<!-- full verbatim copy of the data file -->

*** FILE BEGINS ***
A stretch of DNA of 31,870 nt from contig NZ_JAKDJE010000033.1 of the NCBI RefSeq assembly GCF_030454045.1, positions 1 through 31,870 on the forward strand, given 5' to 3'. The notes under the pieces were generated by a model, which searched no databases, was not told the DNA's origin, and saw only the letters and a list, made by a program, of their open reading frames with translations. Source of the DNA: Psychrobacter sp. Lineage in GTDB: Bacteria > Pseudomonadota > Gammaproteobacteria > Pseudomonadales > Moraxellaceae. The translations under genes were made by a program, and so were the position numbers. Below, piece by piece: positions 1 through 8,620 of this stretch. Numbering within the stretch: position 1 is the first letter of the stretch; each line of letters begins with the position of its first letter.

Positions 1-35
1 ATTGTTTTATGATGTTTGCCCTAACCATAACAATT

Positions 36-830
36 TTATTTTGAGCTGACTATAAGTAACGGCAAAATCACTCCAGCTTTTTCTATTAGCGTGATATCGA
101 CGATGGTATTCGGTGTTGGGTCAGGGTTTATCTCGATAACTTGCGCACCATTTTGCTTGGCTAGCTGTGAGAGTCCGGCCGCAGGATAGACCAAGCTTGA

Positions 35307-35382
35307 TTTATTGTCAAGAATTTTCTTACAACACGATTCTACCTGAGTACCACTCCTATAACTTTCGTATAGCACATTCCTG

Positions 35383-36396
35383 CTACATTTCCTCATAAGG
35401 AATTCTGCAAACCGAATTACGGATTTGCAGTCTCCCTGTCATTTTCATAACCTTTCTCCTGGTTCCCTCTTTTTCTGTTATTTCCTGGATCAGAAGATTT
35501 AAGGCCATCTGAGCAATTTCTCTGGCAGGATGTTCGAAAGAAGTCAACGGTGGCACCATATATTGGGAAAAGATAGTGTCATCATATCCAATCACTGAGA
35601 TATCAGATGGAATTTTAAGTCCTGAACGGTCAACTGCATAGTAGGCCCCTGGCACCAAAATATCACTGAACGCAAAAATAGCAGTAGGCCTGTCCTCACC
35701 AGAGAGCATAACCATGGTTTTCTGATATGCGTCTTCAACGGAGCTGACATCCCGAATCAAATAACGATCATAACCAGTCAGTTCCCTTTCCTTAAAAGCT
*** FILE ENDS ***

A stretch of DNA of 31,870 nt from contig NZ_JAKDJE010000033.1 of the NCBI RefSeq assembly GCF_030454045.1, positions 1 through 31,870 on the forward strand, given 5' to 3'. The notes under the pieces were generated by a model, which searched no databases, was not told the DNA's origin, and saw only the letters and a list, made by a program, of their open reading frames with translations. Source of the DNA: Psychrobacter sp. Lineage in GTDB: Bacteria > Pseudomonadota > Gammaproteobacteria > Pseudomonadales > Moraxellaceae. The translations under genes were made by a program, and so were the position numbers. Below, piece by piece: positions 1 through 8,620 of this stretch. Numbering within the stretch: position 1 is the first letter of the stretch; each line of letters begins with the position of its first letter.

Positions 1-35
1 ATTGTTTTATGATGTTTGCCCTAACCATAACAATT

Positions 36-830
36 TTATTTTGAGCTGACTATAAGTAACGGCAAAATCACTCCAGCTTTTTCTATTAGCGTGATATCGA
101 CGATGGTATTCGGTGTTGGGTCAGGGTTTATCTCGATAACTTGCGCACCATTTTGCTTGGCTAGCTGTGAGAGTCCGGCCGCAGGATAGACCAAGCTTGA

Positions 35307-35382
35307 TTTATTGTCAAGAATTTTCTTACAACACGATTCTACCTGAGTACCACTCCTATAACTTTCGTATAGCACATTCCTG

Positions 35383-36396
35383 CTACATTTCCTCATAAGG
35401 AATTCTGCAAACCGAATTACGGATTTGCAGTCTCCCTGTCATTTTCATAACCTTTCTCCTGGTTCCCTCTTTTTCTGTTATTTCCTGGATCAGAAGATTT
35501 AAGGCCATCTGAGCAATTTCTCTGGCAGGATGTTCGAAAGAAGTCAACGGTGGCACCATATATTGGGAAAAGATAGTGTCATCATATCCAATCACTGAGA
35601 TATCAGATGGAATTTTAAGTCCTGAACGGTCAACTGCATAGTAGGCCCCTGGCACCAAAATATCACTGAACGCAAAAATAGCAGTAGGCCTGTCCTCACC
35701 AGAGAGCATAACCATGGTTTTCTGATATGCGTCTTCAACGGAGCTGACATCCCGAATCAAATAACGATCATAACCAGTCAGTTCCCTTTCCTTAAAAGCT